The second part of HBO’s documentary “Tiger” is a revealing portrait of his fall from the top of the mountain. We can argue who made a greater comeback – Tiger or Ben Hogan – another time, but the return to glory is limited to less than 15 minutes of this 1 hour, 41-minute production. Everyone loves a comeback, but going back to biblical times the story of “the fall” is way more compelling.
Part two begins with video of Tiger at Mountain Warfare Training Center in La Posta, California, and ESPN’s Wright Thompson tells viewers how 25 days after Tiger buried his dad in 2006, he went there to train with Navy Seals. One of them asks, “Why is the greatest golfer running around playing G.I. Joe?” Thompson recounts. “Tiger looked at him and said, ‘My dad.’ ”
Thompson concludes that Tiger losing his father left “an Earl Woods size hole in his life.”
None of this is really new reporting, but the video clips make it seem more vivid and real. Caddie Steve Williams simply repeats what he wrote in his book and had previously told journalists, but when he looks in the camera and says how Tiger, who spent his 31st birthday at a “Kill house” with Navy Seals, considered giving up golf to join the Navy Seals, it feels more believable.
And there are some great nuggets throughout, including that whenever Tiger participated in these Navy Seal training activities, he “always seemed to get kicked in his left knee,” suggesting that at least some of the injuries he endured and surgeries he required may have been self-inflicted.
Next the story dives deep into his double life and rehashes his many sexual escapades with the Perkins waitress Mindy Lawton and for the first time we hear from Rachel Uchitel, who was having an affair with Tiger when he is busted by the National Enquirer. We are led to believe that Tiger fell hard for the “what happens in Vegas, stays in Vegas” lifestyle, with the best line being supplied second-hand by author Armen Keteyian. When Tiger asked Michael Jordan what he is supposed to say to the girls he meets, Jordan answers, “Tell them you’re Tiger Woods!”
Amber Lauria, a friend of Tiger’s and whose uncle is World Golf Hall of Famer Mark O’Meara, seems to have the best understanding of Tiger of anyone who spent real time with him away from the golf course. She gives this telling assessment of Tiger before his carefully constructed image blew up after his car hit a fire hydrant in the wee hours of the morning post-Thanksgiving dinner 2009.
“He was sick of trying to hide who he was, but he was so scared of the real Tiger not living up to the Tiger that everybody else thinks he is,” she concludes.
The segment on Tiger being arrested for DUI on Memorial Day 2017 is the toughest to watch. This is rock bottom for one of the greatest athletes of all time, who is shown unable to even tie his shoes. But even the biggest Tiger fan should understand the depths of his fall to truly appreciate the amazing story of golf’s version of “Humpty Dumpty” being put back together and returning to the top of the wall, back on the throne as Masters champion in 2019.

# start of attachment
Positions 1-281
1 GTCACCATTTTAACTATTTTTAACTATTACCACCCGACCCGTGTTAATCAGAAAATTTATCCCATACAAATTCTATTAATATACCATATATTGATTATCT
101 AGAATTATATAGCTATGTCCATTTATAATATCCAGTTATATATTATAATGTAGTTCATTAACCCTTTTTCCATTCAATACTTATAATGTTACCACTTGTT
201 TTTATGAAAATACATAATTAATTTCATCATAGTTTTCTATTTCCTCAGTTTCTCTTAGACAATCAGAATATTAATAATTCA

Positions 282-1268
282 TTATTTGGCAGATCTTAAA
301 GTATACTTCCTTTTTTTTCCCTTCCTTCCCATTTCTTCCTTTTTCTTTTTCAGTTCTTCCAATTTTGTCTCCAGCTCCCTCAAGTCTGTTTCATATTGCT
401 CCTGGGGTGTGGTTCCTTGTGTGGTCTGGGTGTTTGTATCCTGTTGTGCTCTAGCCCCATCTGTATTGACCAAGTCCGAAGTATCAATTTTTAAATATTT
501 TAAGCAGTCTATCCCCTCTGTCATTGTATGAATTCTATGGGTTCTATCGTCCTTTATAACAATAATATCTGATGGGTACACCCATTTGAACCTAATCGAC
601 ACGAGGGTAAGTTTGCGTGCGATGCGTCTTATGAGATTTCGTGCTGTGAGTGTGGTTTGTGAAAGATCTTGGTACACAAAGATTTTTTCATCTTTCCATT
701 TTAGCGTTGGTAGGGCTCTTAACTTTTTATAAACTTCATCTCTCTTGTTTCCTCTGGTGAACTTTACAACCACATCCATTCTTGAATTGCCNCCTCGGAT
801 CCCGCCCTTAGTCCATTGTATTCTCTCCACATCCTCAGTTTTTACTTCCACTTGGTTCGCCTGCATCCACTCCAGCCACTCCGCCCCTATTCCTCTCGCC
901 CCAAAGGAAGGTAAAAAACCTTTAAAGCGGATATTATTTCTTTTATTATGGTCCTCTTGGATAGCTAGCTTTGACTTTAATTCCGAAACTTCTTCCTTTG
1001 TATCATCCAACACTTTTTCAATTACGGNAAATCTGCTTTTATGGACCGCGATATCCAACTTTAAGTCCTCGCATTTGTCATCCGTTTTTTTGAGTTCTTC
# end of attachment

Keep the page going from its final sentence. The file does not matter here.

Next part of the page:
It was a little odd that the producers glossed over his win before that at the 2018 Tour Championship, showing video of the triumphant scene at 18, but never acknowledging his victory there. I’m assuming David Duval declined to participate, but producers should still have given him credit rather than just have Keteyian “borrow” his immortal line of the young pros wanting a shot at Tiger on a Sunday in a major: “The F— you do.”
This was the documentary’s chance to add something new to the conversation and go beyond the reporting of the unauthorized Tiger bio of which it is based. While short shrift is given to his renaissance after his spinal-fusion, the documentary does present a few moments that depict his gratitude to be playing golf again and how Tiger has changed as a person. But maybe longtime Tiger chronicler Pete McDaniel said it best, “We always try to make him more than he is and that goes back to Earl.”
Can you imagine the pressure to live up to the expectations heaped on him by his father, who once said, “Tiger will do more than any other man in history to change the course of humanity. … He is the Chosen One. He’ll have the power to impact nations. Not people. Nations,” and would have a greater humanitarian influence than Nelson Mandela, Gandhi, or the Buddha?
Tiger’s agent Mark Steinberg was quick to put out a statement denouncing the “Tiger” doc as another failed attempt to tell his client’s story. While it seems unlikely we’ll ever get the unvarnished truth from Tiger, he is reportedly working on an autobiography and while his co-author hasn’t been officially confirmed, it has been rumored to be J.R. Moehringer, who previously teamed with Andre Agassi on one of the most candid and revealing sports bios in the genre. For fans who crave to better understand Tiger’s life, this HBO documentary is worth seeing, but we can only hope for more to come.
original article link https://golfweek.usatoday.com/2021/01/17/tiger-woods-documentary-hbo-comeback-earl-woods/